On average 6,000 hours a week on television shows have violent scenes, and these shows are on twenty-three major network channels. For example; NBC, ABC, HBO, the list goes on (Stamper 1). 99% of all American families have a television set in their home. Often, families have two or three television sets in their houses. On average, family members watch forty to ninety hours of television a week, but they don’t always watch the shows together as a family (Hepburn 3).
There should be more television watched as a family, so that you can control what your children are watching (Hepburn 7). Violence effects children in both school and family life. Many people treat violence as a joke(Hepburn 1). In school if a kid gets beat up, everyone laughs and makes jokes about it. Teachers and school boards are worried that if a child sees violence on television, he or she will act this out in the classroom or at home (Barnhart 5). Wrestling shows like WWF or WCW cause kids to act like the wrestlers do, how they fight, the sexuality, and even the flipping off of the middle finger.
“Is letting your child watch violent cartoons okay”(Schroeder 1)? The answer is no, because when a child sees their favorite super hero kill “the bad guy,” the child often thinks that they can be a hero by acting violent(Hepburn 1). When parents let children play with a super hero toy at home, they’re sending a message that violent play is acceptable. When children are watching violent programs, does the super hero have a good or bad influence on them? X-Men, Batman, and The Mighty Morphine Power Rangers are all children’s television shows that contain violence. Take for example, The Mighty Morphine Power Rangers.
They win by the end of each show, and they do it every time by killing their opponent. What kind of signal is that putting out to young children (Hepburn 3)? At school, kids act out the moves and kicks of their favorite super heroes (Saban 3). Often, when there is a violent television program on, the commercials are violence related (Schroeder 1). In 1997, the Department of Defense spent 37. 3 million dollars on television commercials (Graham 1). Kids need to be watching less violent programs, and their commercials.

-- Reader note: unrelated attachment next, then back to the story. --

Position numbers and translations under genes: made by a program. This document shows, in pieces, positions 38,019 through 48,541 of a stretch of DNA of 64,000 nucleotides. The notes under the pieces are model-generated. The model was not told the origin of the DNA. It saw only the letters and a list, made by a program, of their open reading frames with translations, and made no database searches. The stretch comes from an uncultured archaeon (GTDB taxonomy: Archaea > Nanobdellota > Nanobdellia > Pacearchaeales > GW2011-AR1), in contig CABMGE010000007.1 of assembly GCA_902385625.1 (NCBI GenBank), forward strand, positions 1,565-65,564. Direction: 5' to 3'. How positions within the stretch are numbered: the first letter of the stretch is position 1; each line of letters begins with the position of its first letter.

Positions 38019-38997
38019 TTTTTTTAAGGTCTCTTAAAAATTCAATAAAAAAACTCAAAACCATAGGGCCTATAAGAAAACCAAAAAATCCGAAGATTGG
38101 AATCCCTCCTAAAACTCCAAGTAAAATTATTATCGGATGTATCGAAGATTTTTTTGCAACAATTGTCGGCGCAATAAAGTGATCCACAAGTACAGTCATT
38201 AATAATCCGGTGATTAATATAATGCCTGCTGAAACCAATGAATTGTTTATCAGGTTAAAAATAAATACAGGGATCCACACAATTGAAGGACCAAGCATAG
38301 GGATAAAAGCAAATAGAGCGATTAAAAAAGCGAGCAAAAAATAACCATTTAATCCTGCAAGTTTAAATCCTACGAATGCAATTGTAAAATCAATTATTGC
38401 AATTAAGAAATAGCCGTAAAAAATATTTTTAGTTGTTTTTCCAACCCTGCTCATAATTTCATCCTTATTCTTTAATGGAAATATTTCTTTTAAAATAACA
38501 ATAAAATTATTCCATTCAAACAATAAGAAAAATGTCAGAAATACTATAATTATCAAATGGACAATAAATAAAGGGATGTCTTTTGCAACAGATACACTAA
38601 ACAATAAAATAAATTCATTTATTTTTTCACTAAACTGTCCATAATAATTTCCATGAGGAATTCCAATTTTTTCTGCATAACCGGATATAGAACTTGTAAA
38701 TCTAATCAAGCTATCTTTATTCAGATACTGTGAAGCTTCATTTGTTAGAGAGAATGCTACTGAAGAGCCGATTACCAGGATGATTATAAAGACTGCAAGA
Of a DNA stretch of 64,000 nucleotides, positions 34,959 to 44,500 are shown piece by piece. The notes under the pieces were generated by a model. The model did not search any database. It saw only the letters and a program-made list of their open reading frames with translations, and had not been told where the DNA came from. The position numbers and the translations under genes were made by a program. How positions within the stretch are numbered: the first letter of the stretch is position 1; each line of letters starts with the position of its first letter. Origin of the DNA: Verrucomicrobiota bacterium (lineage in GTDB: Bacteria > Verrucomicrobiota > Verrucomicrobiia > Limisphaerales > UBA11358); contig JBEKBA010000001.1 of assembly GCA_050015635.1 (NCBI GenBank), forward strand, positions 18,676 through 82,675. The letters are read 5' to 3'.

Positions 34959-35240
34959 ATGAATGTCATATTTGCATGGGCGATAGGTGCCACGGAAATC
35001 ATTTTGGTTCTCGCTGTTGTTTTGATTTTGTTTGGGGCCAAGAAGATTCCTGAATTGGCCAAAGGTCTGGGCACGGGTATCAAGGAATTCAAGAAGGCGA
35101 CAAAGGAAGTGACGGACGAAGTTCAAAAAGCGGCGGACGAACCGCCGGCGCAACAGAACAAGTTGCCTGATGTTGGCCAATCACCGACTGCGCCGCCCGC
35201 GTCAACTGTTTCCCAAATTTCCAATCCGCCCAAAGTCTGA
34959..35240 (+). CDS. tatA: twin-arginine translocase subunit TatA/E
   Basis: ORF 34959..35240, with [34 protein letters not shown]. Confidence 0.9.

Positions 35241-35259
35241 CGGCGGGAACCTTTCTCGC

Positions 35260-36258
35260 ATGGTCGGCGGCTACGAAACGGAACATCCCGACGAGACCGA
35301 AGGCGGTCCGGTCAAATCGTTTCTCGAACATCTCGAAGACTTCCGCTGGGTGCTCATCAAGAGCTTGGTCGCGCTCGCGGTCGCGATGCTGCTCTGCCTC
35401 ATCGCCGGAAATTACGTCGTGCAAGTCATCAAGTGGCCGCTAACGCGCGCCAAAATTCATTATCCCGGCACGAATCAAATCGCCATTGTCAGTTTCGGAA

By definition, violence is an overt depiction of a credible threat of physical or mental force, or the actual use of such force intended to physically harm any animal being, or a group of beings (Stamper 1). Television effects children mentally and physically. Physically, when children see violence, they feel the need to act this way on friends, or at home. This could result in children being hurt (Stamper 1). When a child sees violence, they could get addicted to it, and it could make the child go crazy in the mind. Parents should limit the child’s watching time to ten hours a week (Hepburn 1).
Violence messes up a child’s life socially, in school, and at home. Do you think that a child wants to hang around with someone who is going to beat him up? No, the child is going to want to hang out with another child who is playful, and courteous(Hepburn 6). When a child watches too much T. V.
, that takes away from family time. Parents need to discuss with their child what they should be doing with their free time (Stamper 1). Since T. V violence effects children so much, parents should have stricter control on what they watch.
Children’s super heroes use violence to win, and that isn’t good for the child’s mind. You’re sending a message saying that it’s okay to act violent. Violence effects children’s actions toward others, and themselves. Violence has many serious effects on a child.
By controlling television violence, you control how your child acts. Works Cited By: Barnhart, Aaron “Rating TV Ratings. ” Kansas City Star 6, March 1997 1 to 6. “Effects On Young People” Encyclopedia World Book 1998, 1 to 1. Graham “Violence on Television Initiative. ” SIRS 5, Feb.
1995 1 to 5. Hepburn, Mary A. “TV Violence! A Medium’s Effect On Scrutiny. ” SIRS 8 September 1997 1 to 8.
Schroeder, Ken “TV Violence. ” Proquest 2, Jan. 1999 1 to 2.Scripps, Howard, “TV Violence may work against pitching products.” Proquest 1December 1998, 1 to 1.Stamper, John “Study Of TV Violence Sees Added Risk For Young Children.” SIRS 2, April 1998 1 to 2.